Despite this emotionality, this experience in particular seems to turn the wife around to her husband’s pessimism. Her words seem to echo Frost’s idea that everything is ephemeral, and no bond of friendship or love will truly get one through hard times: “Friends make pretense of following to the grave, / But before one is in it, their minds are turned / And making the best of their way back to life / And living people, and things they understand” (Frost 101-105). Instead of having to deal with the inconvenient truth of the emotional death of a child, people naturally gravitate toward what is still alive, which she sees as disrespectful. She is the one sensitive person in an insensitive world, and her misery shows Frost’s modernist perspective as being the more practical one.
The ending of the poem itself cements the dissolution of the relationship; however, there is implication that the cycle will continue. As the husband’s response to her wife’s grief is just as aloof before (thinking that all he has to do is let her talk and she will be fine), her wife responds by attempting to leave. This leads the husband to abandon his patient, patronizing attitude and exert control over her: “Where do you mean to go? First tell me that. / I’ll follow and bring you back by force. I will—” (Frost 115-116). By ending the poem in the middle of the argument, with nothing concluded or finished, Frost showcases his modernist perspective that events keep going long after a story is done, and we can never know the whole tale. This keeps the poem grounded and set in a realistic yet pessimistic world.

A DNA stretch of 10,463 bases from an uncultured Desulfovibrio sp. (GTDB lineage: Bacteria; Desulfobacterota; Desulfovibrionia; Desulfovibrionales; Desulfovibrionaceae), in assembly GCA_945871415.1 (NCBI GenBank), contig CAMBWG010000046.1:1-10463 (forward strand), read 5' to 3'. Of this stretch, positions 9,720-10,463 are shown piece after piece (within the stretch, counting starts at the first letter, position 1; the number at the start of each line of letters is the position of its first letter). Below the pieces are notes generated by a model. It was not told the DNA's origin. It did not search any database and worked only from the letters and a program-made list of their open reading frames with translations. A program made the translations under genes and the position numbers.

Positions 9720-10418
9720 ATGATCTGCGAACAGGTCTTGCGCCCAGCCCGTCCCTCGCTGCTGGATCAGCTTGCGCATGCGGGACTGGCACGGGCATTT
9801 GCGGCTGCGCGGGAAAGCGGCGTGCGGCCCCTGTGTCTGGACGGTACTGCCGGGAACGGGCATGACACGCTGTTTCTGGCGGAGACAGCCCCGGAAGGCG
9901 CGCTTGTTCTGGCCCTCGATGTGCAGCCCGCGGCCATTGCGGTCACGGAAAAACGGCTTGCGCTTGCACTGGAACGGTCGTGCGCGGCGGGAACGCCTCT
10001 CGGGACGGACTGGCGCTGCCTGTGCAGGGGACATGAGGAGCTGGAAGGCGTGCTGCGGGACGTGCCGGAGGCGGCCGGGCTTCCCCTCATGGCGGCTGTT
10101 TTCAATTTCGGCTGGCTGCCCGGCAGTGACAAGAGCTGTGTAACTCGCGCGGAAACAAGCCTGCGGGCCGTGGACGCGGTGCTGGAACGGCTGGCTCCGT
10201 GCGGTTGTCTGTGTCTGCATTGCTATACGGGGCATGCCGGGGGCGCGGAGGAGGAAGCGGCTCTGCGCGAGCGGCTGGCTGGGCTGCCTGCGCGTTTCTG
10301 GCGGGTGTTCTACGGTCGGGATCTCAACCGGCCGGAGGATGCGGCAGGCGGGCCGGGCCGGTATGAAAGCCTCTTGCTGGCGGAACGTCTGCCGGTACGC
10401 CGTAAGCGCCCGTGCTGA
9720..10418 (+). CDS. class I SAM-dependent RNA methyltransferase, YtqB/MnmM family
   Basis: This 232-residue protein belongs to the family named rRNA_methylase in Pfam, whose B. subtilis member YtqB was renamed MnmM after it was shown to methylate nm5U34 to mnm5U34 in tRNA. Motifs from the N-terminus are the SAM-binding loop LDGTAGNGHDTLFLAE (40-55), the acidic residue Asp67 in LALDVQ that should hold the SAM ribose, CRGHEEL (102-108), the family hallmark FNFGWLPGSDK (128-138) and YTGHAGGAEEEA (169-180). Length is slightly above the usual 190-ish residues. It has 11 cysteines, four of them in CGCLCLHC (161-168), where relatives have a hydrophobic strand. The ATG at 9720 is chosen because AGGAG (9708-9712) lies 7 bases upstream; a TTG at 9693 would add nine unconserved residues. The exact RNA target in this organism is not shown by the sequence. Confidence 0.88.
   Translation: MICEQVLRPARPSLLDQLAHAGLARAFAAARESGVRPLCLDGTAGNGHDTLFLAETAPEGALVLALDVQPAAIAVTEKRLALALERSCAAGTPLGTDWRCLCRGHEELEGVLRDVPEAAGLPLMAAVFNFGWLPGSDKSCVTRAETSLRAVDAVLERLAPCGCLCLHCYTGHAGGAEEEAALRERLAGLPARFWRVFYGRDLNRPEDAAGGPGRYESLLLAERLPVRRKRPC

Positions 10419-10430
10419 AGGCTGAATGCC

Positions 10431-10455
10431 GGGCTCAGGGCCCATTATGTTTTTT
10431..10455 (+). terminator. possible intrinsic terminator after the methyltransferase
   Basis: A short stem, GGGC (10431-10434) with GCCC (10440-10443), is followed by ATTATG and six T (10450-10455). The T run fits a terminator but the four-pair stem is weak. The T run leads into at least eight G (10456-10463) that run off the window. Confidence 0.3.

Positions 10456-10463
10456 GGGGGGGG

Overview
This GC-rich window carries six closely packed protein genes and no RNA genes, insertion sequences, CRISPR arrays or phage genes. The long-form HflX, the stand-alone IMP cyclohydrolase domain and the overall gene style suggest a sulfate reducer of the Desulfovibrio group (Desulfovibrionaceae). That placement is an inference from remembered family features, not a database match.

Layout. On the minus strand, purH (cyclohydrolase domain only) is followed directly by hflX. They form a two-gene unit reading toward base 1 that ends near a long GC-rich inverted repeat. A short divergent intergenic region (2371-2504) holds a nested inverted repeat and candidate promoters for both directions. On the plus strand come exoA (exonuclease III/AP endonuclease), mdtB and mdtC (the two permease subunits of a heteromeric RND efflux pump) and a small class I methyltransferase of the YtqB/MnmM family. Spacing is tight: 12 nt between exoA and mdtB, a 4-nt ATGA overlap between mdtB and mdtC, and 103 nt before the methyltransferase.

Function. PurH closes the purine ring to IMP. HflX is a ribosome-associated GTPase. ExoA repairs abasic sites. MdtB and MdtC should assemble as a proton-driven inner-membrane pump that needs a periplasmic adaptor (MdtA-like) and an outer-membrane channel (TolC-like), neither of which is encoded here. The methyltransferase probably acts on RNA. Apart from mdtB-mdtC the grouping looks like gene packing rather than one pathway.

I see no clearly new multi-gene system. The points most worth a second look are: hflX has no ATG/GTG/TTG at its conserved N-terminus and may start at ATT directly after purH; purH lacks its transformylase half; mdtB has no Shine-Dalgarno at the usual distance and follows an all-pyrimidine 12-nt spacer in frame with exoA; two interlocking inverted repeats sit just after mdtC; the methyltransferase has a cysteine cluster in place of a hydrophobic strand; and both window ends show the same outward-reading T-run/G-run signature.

Robert Frost’s “Home Burial” is a fine example of modernist and existentialist poetry. The world of the poem is harsh, with death being treated with glibness and impermanence. The grounded, arrhythmic dialogue between the husband and the wife makes the poem seem as though it could realistically take place in the modern world, and its pessimistic point of view shows the impenetrable rift between man and woman in terms of how they look at the world. For these reasons and more, Frost’s “Home Burial” presents itself as a modernist poem.
Frost, Robert. “Home Burial.” Poetry Foundation. 1962.